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Conservative Party Chairman Oliver Dowden announced his resignation to British Prime Minister Boris Johnson on Friday after two bitter defeats in parliamentary by-elections. Results which risk further weakening a “BoJo” already much criticized within his party since the “partygate”, the affair of the parties watered in Downing Street during the confinements.
The chairman of the British Conservative Party, Oliver Dowden, announced his resignation to Prime Minister Boris Johnson on Friday June 24, after a series of “very poor” electoral results, including the defeats of the Tories in two partial parliamentary elections on Thursday.
British Prime Minister Boris Johnson’s ruling Tories have suffered two major setbacks, including in a constituency in south-west England that has been Tory-held for more than a century.
The centrist Liberal Democrats overturned the Tory majority to win Tiverton and Honiton, a constituency in South West England that has been conservative since its inception in 1997, by more than 6,000 votes.
The Labor Party, the main opposition party, recovered by nearly 5,000 votes the constituency of Wakefield, in the north of England, a traditionally Labor stronghold seized by the Tories during their triumph in December 2019.
The votes took place on Thursday after two resignations by former Conservative MPs who had fallen out of favor in recent months.
The Wakefield ballot was triggered by the resignation of MP Imran Khan, sentenced to eighteen months in prison for the sexual assault of a teenager. In Tiverton and Honiton, 65-year-old MP Neil Parish tendered his resignation after admitting watching pornography on his phone in Parliament.
Two weeks after surviving a vote of no confidence in the wake of “partygate” – the affair of the drunken parties in Downing Street during the confinements – these results risk further accentuating the climate of distrust within the majority. .
However, Boris Johnson had ruled out Thursday, when he was in Rwanda for a Commonwealth summit, to resign in the event of defeat.
Johnson on an ejection seat
In speeches hailing their victories, the two newly elected MPs said Britain had lost faith in Boris Johnson and urged him to step down.
Opposition and Labor leader Keir Starmer, who is considering replacing Boris Johnson as prime minister after the next general election due in 2024, has claimed Wakefield ‘could be the birthplace of the next Labor government’ .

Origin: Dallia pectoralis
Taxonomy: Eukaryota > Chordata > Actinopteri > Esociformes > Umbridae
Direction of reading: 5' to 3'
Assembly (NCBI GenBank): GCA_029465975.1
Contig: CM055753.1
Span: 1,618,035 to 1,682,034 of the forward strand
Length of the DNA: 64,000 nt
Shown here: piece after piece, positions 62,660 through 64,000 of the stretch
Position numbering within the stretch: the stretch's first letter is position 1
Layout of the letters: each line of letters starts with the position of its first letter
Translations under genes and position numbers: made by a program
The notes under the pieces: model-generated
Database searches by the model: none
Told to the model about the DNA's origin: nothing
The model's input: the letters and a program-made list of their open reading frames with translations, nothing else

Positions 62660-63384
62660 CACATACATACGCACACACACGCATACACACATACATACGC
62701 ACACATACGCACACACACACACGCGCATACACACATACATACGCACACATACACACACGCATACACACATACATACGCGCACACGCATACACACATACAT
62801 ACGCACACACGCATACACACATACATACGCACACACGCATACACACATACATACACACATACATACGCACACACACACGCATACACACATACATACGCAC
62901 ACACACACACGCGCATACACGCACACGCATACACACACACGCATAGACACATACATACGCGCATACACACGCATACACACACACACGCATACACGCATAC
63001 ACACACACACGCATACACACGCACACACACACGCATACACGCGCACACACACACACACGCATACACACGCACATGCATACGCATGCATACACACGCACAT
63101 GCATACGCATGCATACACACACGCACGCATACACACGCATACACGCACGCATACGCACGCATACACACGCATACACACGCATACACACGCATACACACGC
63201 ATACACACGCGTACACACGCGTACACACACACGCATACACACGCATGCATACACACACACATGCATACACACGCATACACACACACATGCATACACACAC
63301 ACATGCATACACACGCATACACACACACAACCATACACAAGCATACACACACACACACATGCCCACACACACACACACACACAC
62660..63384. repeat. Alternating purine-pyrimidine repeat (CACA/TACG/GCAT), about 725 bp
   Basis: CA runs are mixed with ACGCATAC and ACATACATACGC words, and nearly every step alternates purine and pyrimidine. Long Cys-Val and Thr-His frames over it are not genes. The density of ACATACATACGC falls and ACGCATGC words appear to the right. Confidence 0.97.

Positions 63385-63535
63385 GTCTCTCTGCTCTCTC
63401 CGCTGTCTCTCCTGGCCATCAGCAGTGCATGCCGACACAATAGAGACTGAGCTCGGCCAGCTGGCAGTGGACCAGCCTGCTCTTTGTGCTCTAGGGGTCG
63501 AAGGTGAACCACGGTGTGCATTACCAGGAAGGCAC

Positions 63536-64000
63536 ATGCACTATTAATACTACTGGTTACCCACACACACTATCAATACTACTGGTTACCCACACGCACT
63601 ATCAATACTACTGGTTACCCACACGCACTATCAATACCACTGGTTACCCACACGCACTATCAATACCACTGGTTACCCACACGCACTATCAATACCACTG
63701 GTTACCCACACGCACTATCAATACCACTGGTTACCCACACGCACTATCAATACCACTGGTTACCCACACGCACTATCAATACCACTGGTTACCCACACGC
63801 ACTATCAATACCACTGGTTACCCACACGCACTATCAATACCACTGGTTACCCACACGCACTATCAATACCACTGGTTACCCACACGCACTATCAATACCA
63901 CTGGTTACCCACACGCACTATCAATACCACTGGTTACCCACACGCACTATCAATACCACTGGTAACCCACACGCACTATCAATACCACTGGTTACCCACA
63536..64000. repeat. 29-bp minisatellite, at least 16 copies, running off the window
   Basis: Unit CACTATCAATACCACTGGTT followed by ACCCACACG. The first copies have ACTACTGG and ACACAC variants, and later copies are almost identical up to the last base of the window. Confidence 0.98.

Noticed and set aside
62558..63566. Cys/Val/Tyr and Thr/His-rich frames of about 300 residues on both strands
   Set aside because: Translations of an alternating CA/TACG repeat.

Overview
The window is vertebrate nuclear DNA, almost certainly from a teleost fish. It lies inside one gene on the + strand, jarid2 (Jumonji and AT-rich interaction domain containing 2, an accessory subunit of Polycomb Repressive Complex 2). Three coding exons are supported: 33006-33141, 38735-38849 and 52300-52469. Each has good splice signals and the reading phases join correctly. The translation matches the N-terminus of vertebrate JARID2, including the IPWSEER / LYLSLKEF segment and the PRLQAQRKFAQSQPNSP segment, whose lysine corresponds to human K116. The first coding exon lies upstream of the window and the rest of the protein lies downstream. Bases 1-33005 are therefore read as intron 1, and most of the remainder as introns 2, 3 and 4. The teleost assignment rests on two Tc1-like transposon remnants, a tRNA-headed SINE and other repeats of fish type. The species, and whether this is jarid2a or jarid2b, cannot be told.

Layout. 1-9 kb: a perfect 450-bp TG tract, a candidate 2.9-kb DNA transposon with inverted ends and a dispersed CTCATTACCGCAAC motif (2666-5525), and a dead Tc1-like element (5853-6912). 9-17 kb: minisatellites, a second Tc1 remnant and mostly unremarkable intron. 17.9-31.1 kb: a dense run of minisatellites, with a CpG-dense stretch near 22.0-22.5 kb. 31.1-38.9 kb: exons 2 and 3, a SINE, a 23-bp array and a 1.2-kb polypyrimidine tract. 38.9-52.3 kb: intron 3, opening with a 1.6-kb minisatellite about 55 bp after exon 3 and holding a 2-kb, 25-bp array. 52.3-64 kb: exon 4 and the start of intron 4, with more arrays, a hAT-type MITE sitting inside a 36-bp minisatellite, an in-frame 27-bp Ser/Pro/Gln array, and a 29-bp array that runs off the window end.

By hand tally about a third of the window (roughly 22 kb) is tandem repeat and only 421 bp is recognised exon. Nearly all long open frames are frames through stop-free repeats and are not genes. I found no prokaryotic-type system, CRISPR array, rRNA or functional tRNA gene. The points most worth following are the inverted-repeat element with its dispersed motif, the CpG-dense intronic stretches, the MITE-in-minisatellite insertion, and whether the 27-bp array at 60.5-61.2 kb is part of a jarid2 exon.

“Wakefield has shown that the country has lost faith in the Tories,” he said in a statement. “This result is a clear verdict on a conservative party that is running out of energy and ideas.”
Liberal Democrat leader Ed Davey said his party had made “political history with this stunning victory” and it was a “wake-up call for all those Tory MPs who support Boris Johnson”.
“The people of Tiverton and Honiton have spoken on behalf of the country,” he added. “The public is fed up with Boris Johnson’s lies and breaches of law, and it’s time Tory MPs finally do the right thing and fire him.”
Boris Johnson has spent months fighting for his survival after a series of controversies, including that of “Partygate”, which undermined his legitimacy as leader of the party.
>> To (re) read on France 24: Partygate: the dates of the scandal which weakens Boris Johnson
Even before controversy erupted in December, the 58-year-old Brexit architect lost two once-secure seats in a by-election in 2021. He then scored dismal in May’s local elections.
Weeks later, dozens of Tory MPs triggered a vote of no confidence in Boris Johnson, and more than 40% of them turned their backs on their struggling leader.
The context is proving unfavorable for his government, with inflation at its highest for 40 years – exceeding 9% – at the origin of a massive and historic strike by railway workers, and the recent failure of a controversial attempt to expel migrants to Rwanda.